Tired of the daily grind of a 9-to-5 job? Have an interesting business idea that you know in your gut could be the next big thing? Below are some tips on what to consider before you quit your day job and make the transition to becoming a full-time entrepreneur.
Ask yourself why you want to become an entrepreneur. It should be for the right reasons – you have an idea that you believe in,
The Boy Scouts’ motto holds true in almost any sphere of life, particularly when it comes to a major decision like investing your time and money into launching your own business. When you’re running a business, you’re in it for the long haul, so be prepared for a demanding journey; the highs and lows can be constant – and draining. “Building a business from the ground up requires guts,” says Murali Murthy, career coach and author of the Canadian bestseller You Are HIRED! 40 Invaluable, Easy-to-Implement Career Tips to Land Your Dream Job Quickly. “To make the transition from a job-focused employee to an independent entrepreneur, you need passion, motivation, self-belief, hard work, and disciplined dedication.” Your business is your baby, so it will effectively consume your life. One moment you might be looking at your sales figures, the next you might be scrubbing your office floor. Get ready for uncertainty.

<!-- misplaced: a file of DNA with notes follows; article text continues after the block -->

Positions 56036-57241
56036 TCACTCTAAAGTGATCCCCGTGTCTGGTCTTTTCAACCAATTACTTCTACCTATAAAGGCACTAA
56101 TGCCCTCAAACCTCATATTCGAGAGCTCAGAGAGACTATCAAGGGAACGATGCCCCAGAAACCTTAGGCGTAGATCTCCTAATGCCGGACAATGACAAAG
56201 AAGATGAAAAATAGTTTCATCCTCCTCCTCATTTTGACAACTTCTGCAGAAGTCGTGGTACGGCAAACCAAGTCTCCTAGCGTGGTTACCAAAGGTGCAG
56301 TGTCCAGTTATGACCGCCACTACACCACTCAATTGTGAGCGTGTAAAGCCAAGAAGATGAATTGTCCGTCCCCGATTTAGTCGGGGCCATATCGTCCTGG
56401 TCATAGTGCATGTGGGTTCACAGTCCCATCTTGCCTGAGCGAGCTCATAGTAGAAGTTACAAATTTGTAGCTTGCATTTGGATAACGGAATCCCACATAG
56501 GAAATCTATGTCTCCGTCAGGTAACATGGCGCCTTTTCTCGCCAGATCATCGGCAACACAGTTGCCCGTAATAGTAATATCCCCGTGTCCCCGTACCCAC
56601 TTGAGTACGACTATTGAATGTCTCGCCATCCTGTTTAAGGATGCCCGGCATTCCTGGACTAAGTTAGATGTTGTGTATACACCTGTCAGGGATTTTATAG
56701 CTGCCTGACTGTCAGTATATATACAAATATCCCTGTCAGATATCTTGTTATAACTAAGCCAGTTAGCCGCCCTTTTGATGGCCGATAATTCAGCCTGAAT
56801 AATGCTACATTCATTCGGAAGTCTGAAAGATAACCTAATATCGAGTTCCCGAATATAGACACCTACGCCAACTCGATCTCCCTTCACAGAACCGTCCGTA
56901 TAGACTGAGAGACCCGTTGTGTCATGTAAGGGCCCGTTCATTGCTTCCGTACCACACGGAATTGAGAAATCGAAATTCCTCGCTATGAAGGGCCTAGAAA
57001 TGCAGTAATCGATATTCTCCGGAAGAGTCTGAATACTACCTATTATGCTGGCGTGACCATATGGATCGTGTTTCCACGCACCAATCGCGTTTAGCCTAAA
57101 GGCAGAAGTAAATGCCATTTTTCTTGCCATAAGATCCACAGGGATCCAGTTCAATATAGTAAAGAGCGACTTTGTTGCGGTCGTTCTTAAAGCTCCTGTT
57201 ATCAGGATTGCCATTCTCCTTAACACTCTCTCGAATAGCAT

Just because you’re quitting your day job, it doesn’t mean you have to quit your colleagues. Keep your professional network intact while you make fresh connections as a new entrepreneur. There are endless resources for you to explore, from services like Meetup, to specialized Facebook groups, to face-to-face networking events in your area. Actively seek out strong, quality relationships with potential mentors, customers and advisors who can benefit your new venture. As music mogul and Def Jam co-founder Russell Simmons famously said, “Surround yourself with people who are smarter than you.” Successful entrepreneurs who have already experienced the highs and lows that you’re going through are some of the best people to get advice from. And most importantly, remember to give back – networking should be a give-and-take relationship where both parties have something to offer. Don’t make it just about you.
Entrepreneurship is not for the faint-hearted. As Murthy says, “Each one of us has the inherent ability to win and be self-dependent. Take the first bold step and the rest will be easy.” With the right idea and unwavering passion, the life of an entrepreneur is quite a ride.
Baisakhi Roy | The Edge Blog